The results are in: According to a new study, people who live within close proximity to a gym or activity center weigh less than those who don’t. Access to fast-food restaurants may also affect weight, say the study’s authors.
Researchers from the London School of Hygiene & Tropical Medicine in England looked at BMI records of more than 400,000 people and their proximity to activity centers and fast-food outlets. According to the study’s calculations, subjects who lived near at least six fitness facilities had a smaller waistline (-1.22 centimeters), a lower BMI (-0.57 kg/m2) and less body fat (-0.81 percentage points) than those who did not live near a gym. Subjects who lived at least 2,000 meters away from a fast-food restaurant had a smaller waistline (-0.26 cm) than those living within 500 meters of one.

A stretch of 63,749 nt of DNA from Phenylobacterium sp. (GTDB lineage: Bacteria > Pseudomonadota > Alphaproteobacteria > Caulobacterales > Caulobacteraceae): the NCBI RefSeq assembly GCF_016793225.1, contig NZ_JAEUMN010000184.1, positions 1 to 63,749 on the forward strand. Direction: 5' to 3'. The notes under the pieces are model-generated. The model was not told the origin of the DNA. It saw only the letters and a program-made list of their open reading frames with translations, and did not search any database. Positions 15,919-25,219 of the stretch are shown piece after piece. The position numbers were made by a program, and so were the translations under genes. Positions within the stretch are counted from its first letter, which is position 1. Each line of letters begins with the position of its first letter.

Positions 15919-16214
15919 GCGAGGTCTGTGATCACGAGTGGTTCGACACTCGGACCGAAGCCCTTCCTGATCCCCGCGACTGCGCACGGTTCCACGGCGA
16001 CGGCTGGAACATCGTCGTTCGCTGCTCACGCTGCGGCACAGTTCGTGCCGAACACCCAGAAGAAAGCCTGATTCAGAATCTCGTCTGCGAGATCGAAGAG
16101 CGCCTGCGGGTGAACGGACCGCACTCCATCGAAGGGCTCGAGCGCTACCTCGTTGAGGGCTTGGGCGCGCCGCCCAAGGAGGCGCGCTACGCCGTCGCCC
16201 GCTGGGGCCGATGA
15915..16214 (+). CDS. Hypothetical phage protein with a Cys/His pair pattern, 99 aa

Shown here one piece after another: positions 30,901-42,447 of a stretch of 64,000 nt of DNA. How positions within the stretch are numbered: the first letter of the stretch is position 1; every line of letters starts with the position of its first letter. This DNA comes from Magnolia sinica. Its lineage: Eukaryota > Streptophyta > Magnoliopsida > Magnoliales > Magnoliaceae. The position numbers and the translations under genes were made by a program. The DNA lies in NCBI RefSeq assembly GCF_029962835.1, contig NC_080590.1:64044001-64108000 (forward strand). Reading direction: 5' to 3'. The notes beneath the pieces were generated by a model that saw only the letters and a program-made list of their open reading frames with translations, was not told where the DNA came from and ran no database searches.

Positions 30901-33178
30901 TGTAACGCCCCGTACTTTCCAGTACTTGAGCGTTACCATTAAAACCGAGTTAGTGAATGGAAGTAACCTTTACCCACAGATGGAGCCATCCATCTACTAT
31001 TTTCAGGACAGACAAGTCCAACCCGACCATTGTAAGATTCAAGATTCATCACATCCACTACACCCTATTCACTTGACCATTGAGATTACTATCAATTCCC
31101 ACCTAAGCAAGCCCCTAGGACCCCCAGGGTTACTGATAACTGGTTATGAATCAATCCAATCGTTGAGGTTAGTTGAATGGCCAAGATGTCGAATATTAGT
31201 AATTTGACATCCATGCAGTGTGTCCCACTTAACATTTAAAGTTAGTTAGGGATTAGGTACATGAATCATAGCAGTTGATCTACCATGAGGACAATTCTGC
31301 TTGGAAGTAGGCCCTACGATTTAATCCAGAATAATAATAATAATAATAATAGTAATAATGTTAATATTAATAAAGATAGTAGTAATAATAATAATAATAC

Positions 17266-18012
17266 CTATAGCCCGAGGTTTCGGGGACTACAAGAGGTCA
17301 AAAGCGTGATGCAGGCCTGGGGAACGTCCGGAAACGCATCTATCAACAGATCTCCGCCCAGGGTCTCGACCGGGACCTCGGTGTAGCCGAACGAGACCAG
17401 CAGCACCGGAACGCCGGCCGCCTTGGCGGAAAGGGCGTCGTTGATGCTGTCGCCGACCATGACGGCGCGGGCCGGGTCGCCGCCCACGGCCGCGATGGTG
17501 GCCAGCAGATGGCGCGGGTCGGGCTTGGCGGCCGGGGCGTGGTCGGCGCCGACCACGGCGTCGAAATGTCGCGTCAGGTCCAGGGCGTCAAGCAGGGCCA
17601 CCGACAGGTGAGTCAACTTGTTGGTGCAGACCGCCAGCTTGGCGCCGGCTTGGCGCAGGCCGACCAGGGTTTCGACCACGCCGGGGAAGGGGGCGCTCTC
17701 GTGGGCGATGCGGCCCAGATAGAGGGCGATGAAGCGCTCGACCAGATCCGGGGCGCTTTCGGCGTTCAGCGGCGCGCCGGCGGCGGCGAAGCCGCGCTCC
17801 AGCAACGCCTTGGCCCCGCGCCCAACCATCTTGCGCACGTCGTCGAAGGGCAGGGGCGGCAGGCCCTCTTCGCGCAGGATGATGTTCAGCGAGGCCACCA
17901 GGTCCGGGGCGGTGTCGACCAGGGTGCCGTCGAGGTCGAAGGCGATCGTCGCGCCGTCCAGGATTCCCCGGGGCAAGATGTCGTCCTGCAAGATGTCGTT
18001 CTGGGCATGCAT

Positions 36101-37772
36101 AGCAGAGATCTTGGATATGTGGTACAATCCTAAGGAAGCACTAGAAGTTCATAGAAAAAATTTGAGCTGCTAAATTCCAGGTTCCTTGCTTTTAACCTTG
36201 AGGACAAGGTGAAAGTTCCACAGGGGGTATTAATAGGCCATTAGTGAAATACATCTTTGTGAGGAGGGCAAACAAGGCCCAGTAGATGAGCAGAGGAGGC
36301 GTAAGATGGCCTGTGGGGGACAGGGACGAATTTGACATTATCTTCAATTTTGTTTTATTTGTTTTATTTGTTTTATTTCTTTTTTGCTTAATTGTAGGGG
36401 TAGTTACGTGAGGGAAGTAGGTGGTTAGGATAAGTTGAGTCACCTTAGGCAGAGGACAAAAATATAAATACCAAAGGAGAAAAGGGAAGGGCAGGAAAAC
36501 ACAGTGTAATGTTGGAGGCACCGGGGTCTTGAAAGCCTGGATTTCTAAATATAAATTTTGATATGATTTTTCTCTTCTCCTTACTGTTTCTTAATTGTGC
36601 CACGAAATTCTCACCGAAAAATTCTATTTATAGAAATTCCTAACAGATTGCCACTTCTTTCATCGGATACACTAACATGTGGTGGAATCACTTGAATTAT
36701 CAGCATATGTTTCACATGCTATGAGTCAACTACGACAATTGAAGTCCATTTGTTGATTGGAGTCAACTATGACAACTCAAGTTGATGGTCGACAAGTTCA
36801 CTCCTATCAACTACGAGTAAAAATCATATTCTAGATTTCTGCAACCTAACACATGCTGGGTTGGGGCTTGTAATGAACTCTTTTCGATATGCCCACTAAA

In light of these findings, the authors suggested that city planners pay more attention to access. “Our findings from a large and geographically diverse sample of adults in mid-life add support to the hypothesis that increasing access to physical activity facilities and, possibly, reducing access to fast food close to residential areas [may potentially] reduce the prevalence of obesity and overweight . . . This approach might be more effective for some groups than for others,” the authors said.